Research Highlights | Published:

Materials: Controlling water on synthetic silk

Nature volume 468, page 603 (02 December 2010) | Download Citation


Tiny water droplets have been made to move in a controlled direction along threads of synthetic spider webs.

Lei Jiang at the Chinese Academy of Sciences in Beijing, Yongmei Zheng of the Beijing University of Aeronautics and Astronautics and their colleagues constructed webs from different polymers and observed the spontaneous movement of micrometre-sized water droplets on their strands. On polymers with a rough surface, drops always migrate towards and coalesce at knots in the silk, regardless of its hydrophobicity. But if the surface is smoother they move away from the knots if the polymer is hydrophobic, and towards them if it is hydrophilic.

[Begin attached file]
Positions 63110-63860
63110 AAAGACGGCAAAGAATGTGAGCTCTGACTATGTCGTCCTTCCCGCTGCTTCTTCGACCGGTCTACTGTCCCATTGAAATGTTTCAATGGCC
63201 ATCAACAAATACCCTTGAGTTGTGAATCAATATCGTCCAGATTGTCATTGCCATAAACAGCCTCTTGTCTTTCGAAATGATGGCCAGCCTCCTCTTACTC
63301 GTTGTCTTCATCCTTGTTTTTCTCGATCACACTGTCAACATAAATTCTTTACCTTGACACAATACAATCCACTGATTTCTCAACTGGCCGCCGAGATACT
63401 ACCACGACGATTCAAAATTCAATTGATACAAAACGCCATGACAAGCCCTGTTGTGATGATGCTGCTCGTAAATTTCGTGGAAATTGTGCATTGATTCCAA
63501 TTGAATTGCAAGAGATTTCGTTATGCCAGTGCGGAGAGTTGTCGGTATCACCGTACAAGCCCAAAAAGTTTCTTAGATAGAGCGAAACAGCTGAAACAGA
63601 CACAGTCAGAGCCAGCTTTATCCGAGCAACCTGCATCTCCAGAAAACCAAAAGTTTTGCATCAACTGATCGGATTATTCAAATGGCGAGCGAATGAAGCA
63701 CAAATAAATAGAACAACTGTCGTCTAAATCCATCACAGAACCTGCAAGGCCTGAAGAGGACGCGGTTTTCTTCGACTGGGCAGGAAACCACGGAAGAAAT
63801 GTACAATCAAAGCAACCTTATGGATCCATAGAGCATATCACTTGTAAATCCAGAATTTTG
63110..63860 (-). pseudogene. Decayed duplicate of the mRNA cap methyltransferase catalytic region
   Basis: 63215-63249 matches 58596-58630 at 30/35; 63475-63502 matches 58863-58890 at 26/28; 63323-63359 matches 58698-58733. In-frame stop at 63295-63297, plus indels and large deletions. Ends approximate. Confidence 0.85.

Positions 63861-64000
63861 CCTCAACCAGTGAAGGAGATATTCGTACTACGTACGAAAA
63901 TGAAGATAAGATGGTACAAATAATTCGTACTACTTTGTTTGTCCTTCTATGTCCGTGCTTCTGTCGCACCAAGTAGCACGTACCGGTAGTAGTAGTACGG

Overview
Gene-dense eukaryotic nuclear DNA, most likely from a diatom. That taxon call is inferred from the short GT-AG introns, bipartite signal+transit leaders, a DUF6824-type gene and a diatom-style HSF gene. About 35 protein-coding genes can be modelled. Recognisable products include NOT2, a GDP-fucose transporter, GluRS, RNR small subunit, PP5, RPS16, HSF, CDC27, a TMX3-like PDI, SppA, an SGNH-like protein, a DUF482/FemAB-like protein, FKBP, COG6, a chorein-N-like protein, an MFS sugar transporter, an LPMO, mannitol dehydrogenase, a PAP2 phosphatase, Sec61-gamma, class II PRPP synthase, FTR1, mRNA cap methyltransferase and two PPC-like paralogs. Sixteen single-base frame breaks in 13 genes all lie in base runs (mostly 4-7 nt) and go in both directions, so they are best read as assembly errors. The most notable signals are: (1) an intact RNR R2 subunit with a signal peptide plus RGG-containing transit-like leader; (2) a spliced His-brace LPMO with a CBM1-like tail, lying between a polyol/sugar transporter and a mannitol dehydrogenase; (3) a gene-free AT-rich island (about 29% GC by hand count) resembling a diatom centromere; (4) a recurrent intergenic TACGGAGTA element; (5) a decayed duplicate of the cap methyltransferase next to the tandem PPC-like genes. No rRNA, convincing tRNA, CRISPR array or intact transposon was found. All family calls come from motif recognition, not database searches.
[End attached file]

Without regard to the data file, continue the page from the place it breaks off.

These results should allow the design of devices that can drive water droplets in a controllable manner.

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